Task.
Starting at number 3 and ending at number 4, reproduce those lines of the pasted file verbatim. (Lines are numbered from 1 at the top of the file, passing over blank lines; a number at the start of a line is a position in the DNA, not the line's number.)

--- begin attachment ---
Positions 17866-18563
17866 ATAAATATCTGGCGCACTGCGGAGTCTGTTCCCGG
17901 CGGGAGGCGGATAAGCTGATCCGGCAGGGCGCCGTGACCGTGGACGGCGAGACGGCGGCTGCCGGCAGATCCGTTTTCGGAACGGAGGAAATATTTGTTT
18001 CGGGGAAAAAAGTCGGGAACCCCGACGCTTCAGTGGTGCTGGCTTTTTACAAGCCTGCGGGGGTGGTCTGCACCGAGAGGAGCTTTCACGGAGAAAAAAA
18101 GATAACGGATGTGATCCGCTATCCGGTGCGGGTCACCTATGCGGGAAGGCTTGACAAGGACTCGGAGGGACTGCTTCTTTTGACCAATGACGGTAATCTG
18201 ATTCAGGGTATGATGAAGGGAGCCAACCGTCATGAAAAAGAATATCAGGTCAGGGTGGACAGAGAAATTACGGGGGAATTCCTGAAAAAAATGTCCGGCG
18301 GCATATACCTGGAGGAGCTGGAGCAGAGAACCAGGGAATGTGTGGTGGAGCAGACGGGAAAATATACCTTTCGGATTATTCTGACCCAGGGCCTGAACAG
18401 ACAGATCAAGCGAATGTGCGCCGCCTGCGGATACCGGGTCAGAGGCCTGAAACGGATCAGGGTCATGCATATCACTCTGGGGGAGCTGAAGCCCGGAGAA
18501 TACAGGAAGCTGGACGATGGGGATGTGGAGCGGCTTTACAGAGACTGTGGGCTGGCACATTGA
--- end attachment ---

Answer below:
17901 CGGGAGGCGGATAAGCTGATCCGGCAGGGCGCCGTGACCGTGGACGGCGAGACGGCGGCTGCCGGCAGATCCGTTTTCGGAACGGAGGAAATATTTGTTT
18001 CGGGGAAAAAAGTCGGGAACCCCGACGCTTCAGTGGTGCTGGCTTTTTACAAGCCTGCGGGGGTGGTCTGCACCGAGAGGAGCTTTCACGGAGAAAAAAA